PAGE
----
On the rail side, the controversial rail cars with the aisle facing seats have been introduced on the Green and Pink lines and they are scheduled to debut in November on the Red Line.
Riders have long complained that the rows of seats are not favorable to those wearing multiple layers or carrying extra baggage for holiday travel.
Meanwhile, thousands of bus riders may have to change their commutes when bus route cuts go into effect in mid-December.
To honor the arrival of Chicago's first chilly conditions, Going Public presents a cold weather guide so you can have a chill ride this winter.
Stay on track on rail: The CTA has tested the rail cars with the aisle-facing seats in winters past but only one line at a time. The true test will come this November on the Red Line, the backbone of the CTA.
Commuters will have to figure out how to juggle their coats and/or backpacks and purses and still stay within the width of their seats. Also, riders may have to get creative with their luggage.
The Orange Line, which serves Midway, is not scheduled to get the new rail cars until after the Red Line.
The Blue Line, which serves O'Hare, won't get the new rail cars at all. The line will get hand-me-down cars from other lines. The CTA said that in the meantime, it is phasing out the Blue Line cars with the accordion doors that are not accessible for riders with wheelchairs or large luggage.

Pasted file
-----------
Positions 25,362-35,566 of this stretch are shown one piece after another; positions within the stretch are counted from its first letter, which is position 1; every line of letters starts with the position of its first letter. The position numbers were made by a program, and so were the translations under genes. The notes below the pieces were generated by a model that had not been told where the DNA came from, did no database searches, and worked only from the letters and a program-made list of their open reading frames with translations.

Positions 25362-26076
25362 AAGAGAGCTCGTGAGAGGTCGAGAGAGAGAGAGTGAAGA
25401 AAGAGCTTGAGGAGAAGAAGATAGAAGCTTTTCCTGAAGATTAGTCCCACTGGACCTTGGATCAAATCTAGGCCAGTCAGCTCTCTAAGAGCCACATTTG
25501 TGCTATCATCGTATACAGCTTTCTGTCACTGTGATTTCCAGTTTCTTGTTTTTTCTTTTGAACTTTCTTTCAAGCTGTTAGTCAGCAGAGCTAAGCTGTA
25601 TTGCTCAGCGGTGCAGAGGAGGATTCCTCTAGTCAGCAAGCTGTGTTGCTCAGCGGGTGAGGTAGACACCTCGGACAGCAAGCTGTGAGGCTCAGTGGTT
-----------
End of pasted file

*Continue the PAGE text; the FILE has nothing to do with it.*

But there will be some relief for most rail riders in mid-December, when more trips are added on every rail line but the Pink and Yellow lines. The CTA said these additions mean fewer riders cramming onto the trains.
If there are fewer riders, it won't probably feel as warm as train crowding sometimes can feel. There will be more space for riders to take off their coats and hold onto them. Just remember—a coat is not a person. It does not deserve its own seat.
Avoid the fuss on the bus: And while riders on the train enjoy more space this winter, some bus riders will have to change their commute with the season. More than a dozen full and partial bus routes will see elimination in mid-December, the CTA board voted last month.
Alternative transportation options can be found at transitchicago.com. And while some buses will be cut, 48 routes will see more trips to ease crowding there.
It's a good thing too, since an overcrowded bus can feel like a heat incubator. Though it may be tempting to open a window to let the cool air in, don't.
Buses are programmed to maintain a temperature of 68 degrees in the winter. If the bus seems too cold or too hot, let the bus driver know or note the bus number and contact the CTA at transitchicago.com/contact.
El-evate your run
The CTA is selling Chicago running performance shirts in honor of the Chicago Marathon. The black shirts, which have the tag line "Run like 'L'," cost $28 on ctagifts.com.
A weekly dispatch from a CTA station of note
This week: Western Orange Line
This Gage Park station isn't known for the Orange Line, it's known for its grey. The walls along the stairwells on the way to the station's platform look like a much-used white board: They have been scrubbed of graffiti and then recovered in street art. Though the platform is generally free of tags, save for art on some ads, riders can see graffiti on the sides of the neighboring railroad.
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